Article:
Wall Street Abandons "Neediest" Clients
Wall Street Abandons "Neediest" Clients
In case you are wondering, "Wall Street Abandons Neediest Clients" is a Bloomberg headline we saw this morning. The hilarious part is what passes for "neediest" on Wall Street. Rest assured it is a far cry from what passes for "neediest" on Main Street.
Just who are these "neediest cases"? For one, investors and hedge funds that use borrowed money to purchase securities. Also, companies such as auto parts maker Delphi and Solutia Inc., a nylon and plastics maker looking to emerge from bankruptcy.

Last week JP Morgan and Citigroup reported having trouble syndicating the $6.1 billion in loans Delphi needs to emerge from bankruptcy protection. Solutia has gone so far as to take Citigroup to court to try and force CEO Virkam Pandit to answer questions as to why the bank decided to walk away from the company's $2 billion financing plan to emerge from bankruptcy.

And then there's Luminent Mortgage (LUM), a company that as recently as a year ago could access $640 million for a price tag of just $20 million, but today finds that $20 million only buys $80 million worth of credit. The bottom line is that banks have little choice in the matter. They have been forced to take so many assets back onto their balance sheets that they simply no longer have the flexibility to offer credit to borrowers that only a year ago would have had little trouble raising capital.




German Wages, Prices Limit ECB's Room for Rate Cut
IG Metall, Germany's largest labor union, won the biggest pay increase for steelworkers in 15 years and producer prices rose more than economists forecast, limiting the European Central Bank's room to cut interest rates.

IG Metall said today it secured a 5.2 percent pay raise for some 85,000 steelworkers at companies such as ThyssenKrupp AG. Producer prices rose 3.3 percent in January from a year earlier, the Federal Statistics Office in Wiesbaden said. That's the biggest gain since December 2006 and above economists' forecast for a 2.8 percent increase. "It will be difficult for the ECB to move toward cutting rates,'' said Rainer Guntermann, an economist at Dresdner Kleinwort in Frankfurt. "Today's inflation and wage data out of Germany suggest there won't be an easing in inflation anytime soon.''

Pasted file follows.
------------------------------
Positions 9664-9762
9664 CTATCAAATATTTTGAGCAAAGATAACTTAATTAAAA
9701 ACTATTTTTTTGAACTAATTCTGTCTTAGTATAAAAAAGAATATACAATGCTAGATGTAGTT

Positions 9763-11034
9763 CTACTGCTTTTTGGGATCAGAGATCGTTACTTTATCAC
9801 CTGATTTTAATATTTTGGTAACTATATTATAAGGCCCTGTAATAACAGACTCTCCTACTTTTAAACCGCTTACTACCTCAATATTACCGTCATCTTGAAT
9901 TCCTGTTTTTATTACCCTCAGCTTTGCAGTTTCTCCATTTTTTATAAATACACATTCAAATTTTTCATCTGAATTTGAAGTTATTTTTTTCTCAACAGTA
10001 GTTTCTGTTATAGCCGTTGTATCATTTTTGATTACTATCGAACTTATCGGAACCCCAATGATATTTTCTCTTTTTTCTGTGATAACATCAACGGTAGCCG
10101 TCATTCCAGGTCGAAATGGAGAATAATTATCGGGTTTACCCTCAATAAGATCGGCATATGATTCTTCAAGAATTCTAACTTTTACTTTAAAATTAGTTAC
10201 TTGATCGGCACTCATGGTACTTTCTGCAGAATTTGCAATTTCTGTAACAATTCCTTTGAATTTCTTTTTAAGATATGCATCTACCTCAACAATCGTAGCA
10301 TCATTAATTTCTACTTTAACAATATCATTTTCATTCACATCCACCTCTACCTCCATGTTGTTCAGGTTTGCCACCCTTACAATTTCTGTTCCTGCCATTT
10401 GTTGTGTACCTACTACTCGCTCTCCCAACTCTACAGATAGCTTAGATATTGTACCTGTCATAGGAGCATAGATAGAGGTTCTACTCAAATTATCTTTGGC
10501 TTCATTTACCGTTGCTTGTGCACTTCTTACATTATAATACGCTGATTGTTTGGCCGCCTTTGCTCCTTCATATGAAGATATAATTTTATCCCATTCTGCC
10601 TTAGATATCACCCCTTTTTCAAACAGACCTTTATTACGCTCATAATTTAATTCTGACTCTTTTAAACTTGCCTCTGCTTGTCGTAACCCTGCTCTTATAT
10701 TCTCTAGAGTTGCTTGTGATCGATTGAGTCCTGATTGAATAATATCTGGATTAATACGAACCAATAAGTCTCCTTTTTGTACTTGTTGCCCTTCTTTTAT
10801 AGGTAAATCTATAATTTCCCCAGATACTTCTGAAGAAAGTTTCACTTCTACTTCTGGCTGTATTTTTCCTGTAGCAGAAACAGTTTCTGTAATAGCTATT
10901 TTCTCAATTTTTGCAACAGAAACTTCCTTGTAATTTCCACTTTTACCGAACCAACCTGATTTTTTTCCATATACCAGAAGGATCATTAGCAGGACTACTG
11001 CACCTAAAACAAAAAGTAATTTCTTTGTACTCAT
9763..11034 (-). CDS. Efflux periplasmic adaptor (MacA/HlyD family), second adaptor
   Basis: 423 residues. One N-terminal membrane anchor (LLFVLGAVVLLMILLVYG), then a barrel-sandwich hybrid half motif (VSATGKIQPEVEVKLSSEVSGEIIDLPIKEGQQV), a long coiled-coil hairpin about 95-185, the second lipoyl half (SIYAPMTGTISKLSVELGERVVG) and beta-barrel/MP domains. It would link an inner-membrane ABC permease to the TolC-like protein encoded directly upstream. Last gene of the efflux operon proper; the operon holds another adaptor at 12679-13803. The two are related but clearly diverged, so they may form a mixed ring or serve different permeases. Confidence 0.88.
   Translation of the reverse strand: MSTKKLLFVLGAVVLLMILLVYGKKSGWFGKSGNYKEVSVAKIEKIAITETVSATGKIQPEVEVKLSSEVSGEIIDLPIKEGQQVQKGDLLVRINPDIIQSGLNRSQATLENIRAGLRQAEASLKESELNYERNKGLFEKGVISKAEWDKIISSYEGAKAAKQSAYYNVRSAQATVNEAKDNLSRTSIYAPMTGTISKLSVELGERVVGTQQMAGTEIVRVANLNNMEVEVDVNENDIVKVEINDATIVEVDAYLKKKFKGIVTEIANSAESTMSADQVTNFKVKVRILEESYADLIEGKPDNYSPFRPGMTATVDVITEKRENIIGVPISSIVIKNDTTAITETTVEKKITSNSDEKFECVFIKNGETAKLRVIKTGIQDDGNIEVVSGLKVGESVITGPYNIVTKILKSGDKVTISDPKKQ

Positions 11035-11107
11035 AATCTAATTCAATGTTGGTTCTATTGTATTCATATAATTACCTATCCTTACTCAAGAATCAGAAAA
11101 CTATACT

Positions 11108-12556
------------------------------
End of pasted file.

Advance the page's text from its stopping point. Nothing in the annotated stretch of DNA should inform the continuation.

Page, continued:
Inflation in the 15-nation euro region accelerated to 3.2 percent in January, the fastest pace in 14 years. The Frankfurt- based ECB, which aims to keep inflation just below 2 percent, on Feb. 7 left its benchmark interest rate at a six-year high of 4 percent, even as economic growth slows. ECB President Jean-Claude Trichet in January threatened to raise rates if unions push through wage increases that take the jump in inflation into account. While he retracted the threat this month as the growth outlook weakens, investor bets on imminent rate cuts may be misplaced, some economists said.




Dresdner Rescues $19 Billion SIV, Follows Citigroup
Dresdner Bank AG, Germany's third- largest bank, agreed to rescue its $18.8 billion K2 structured investment vehicle, joining Citigroup Inc. and HSBC Holdings Plc in putting capital at risk to bail out investment funds crippled by the collapse of the subprime mortgage market.

Dresdner, a unit of Munich-based Allianz SE, will provide a credit line to enable K2 repay all of its senior debt, the bank said in an e-mailed statement today. Dresdner will cut the size of the fund, which has been reduced from $31.2 billion since July, according to the statement. The bank is the last of the world's biggest financial institutions to salvage debt funds from the seven-month freeze in credit markets. Banks including Citigroup, HSBC, Bank of Montreal and WestLB AG have disclosed plans to support their SIVs with $140 billion of assets.